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Accessible Rome - To Market, To Market
Accessible Rome: Getting around Rome in a wheelchair, for the disabled traveler. Read Wheelchair Travel for some basic information.
Rome is defined by her open air markets. The Porta Portese market on Sundays, the daily Campo dei Fiori market, the market in Trastevere, and the large enclosed market at Piazza Vittorio. All the markets in Rome are accessible to the wheelchair traveler.
Campo dei Fiori
The Campo dei Fiori market is the most touristy of the markets with a number of vendors selling typical tourist stuff, but there are lots of other vendors selling produce and household wares. It is south of Piazza Navona, in the historic center, and is the most accessible in terms of distance for the wheelchair traveler.
Mary at the Campo dei Fiori
Across the river by Santa Maria in Trastavere is the Trastevere market. This is a traditional market with an emphasis on what is available on the local farms or brought in from the ocean fresh-caught. Trastevere is best accessed by tram. Get the tram at the Largo Argentina that is heading into Trastevere and get off at the second stop after the river. There are accessible ramps from the tram at both ends of the trip.
I was introduced to a fifth generation Trasteverean named Elena who offered to take me through the Trastavere market. One of her good friends is Maria, the daughter of a stall owner at the Trastevere market. This is a multigenerational business with grandparents farming, parents harvesting and taking the produce to market and the kids selling in the market. It is also a dying occupation. Like Americans, Italians are resorting more and more to fast food and take out. In Italy there is a saying "the ground is low" meaning stoop labor is brutally hard. With decreasing income and rising labor costs the feeling is that within 10 years the markets will be tourist attractions only.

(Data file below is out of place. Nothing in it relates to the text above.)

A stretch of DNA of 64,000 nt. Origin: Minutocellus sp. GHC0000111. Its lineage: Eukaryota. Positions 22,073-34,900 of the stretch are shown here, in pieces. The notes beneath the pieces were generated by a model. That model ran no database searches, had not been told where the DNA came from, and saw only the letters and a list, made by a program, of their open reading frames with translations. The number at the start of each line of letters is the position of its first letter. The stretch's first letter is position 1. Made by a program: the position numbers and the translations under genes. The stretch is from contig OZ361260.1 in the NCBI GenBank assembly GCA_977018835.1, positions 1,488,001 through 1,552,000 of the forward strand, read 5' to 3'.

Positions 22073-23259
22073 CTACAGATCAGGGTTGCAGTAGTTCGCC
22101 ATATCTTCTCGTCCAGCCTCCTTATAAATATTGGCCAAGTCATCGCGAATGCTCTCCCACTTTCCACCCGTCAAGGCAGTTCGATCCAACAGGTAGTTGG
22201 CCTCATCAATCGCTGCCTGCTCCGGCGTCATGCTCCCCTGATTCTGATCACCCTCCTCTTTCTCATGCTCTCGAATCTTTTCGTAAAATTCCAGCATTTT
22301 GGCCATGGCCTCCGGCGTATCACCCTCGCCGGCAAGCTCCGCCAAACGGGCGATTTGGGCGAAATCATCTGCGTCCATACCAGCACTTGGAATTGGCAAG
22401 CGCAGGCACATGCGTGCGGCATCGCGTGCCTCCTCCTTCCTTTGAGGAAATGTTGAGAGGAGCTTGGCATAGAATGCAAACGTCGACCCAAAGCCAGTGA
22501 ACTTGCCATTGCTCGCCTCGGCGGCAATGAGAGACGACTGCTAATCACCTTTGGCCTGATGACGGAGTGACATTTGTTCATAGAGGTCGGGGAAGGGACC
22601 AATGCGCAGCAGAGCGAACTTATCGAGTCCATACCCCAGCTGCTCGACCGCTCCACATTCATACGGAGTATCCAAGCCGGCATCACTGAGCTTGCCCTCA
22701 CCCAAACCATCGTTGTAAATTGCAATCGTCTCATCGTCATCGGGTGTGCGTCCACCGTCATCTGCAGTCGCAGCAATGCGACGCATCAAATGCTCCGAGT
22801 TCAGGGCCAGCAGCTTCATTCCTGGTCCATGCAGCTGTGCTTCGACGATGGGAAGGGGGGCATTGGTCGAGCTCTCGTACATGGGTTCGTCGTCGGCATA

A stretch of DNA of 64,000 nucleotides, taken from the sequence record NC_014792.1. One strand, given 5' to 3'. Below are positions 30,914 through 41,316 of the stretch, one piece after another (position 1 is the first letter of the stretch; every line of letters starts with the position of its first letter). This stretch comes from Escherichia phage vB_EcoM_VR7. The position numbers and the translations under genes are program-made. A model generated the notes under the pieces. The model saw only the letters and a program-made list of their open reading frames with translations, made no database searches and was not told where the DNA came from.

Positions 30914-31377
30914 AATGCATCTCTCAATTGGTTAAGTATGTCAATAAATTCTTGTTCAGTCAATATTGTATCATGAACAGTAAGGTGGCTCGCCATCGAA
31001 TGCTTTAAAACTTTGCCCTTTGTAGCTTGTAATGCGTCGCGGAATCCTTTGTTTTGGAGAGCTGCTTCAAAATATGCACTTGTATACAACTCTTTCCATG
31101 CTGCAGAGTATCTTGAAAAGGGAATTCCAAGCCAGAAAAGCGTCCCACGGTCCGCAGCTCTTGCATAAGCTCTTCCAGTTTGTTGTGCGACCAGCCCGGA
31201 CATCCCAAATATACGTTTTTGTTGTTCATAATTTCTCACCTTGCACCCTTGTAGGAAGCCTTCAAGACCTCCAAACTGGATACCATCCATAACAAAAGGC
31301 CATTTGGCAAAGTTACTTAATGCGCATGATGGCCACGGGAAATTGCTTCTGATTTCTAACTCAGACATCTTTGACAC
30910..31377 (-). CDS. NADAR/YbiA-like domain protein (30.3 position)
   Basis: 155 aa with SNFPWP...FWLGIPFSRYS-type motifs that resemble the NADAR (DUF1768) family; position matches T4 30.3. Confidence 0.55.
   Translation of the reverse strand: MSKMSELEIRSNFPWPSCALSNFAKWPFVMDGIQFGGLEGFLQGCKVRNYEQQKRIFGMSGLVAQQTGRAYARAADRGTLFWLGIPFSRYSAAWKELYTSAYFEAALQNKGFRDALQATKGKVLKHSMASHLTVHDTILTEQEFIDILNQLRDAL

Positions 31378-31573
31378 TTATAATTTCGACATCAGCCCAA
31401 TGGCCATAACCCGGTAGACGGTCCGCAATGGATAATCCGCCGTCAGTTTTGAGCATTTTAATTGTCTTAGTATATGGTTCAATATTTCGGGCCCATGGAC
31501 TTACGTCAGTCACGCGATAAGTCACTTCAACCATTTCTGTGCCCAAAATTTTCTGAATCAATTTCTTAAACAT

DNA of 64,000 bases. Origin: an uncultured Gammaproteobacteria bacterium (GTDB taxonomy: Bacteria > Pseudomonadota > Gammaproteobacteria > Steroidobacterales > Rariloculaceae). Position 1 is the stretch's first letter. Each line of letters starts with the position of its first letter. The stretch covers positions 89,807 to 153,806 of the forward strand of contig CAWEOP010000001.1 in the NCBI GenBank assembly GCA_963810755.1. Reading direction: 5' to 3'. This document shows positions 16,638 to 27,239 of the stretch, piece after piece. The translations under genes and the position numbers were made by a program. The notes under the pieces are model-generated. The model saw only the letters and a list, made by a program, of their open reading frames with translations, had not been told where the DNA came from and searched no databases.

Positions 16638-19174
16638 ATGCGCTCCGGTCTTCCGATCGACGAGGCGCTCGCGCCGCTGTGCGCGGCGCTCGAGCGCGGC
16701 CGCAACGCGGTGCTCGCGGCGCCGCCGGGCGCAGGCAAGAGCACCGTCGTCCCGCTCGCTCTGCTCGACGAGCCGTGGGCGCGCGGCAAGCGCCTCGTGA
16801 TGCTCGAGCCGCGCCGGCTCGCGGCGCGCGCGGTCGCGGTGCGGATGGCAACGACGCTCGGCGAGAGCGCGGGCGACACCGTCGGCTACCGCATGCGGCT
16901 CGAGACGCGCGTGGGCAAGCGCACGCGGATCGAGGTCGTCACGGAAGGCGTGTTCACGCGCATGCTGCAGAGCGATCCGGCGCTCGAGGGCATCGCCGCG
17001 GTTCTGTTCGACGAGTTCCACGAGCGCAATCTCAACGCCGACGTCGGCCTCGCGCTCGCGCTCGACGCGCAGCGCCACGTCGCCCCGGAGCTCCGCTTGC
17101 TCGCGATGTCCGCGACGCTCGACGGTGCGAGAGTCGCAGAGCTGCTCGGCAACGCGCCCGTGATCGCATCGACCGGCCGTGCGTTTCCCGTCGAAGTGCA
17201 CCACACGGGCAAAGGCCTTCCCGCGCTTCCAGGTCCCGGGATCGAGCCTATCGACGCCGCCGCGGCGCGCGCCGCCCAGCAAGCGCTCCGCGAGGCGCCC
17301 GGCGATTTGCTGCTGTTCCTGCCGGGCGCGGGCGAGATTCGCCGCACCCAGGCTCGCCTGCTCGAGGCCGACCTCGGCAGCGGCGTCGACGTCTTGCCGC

Mary in the Trastevere Market with Elena and Maria (blue knit cap)
Piazza Vittorio Market
The largest daily market in Rome is the Piazza Vittorio market. Move it to the mercati trajani, dress the vendors in tunics, change the date to 100 AD and this is an ancient market. Spices, meat, fish, vegetables from around the world. The din and smells can be overpowering. I found cilantro and chili peppers for Mexican food, rice noodles and Soya for oriental food. Rome was the original melting pot and the tradition continues today. The area around the Piazza Vittorio houses a number of Asian immigrants. The signs on the store windows are calligraphy, the restaurants are oriental. Romans deny they have a "Chinatown" but having been to San Francisco I'd be hard pressed to determine the differences.
Slow Travel Photos - Accessible Rome: Photo essay to go with these pages.
© Mary Murphy-Hanson, 2005
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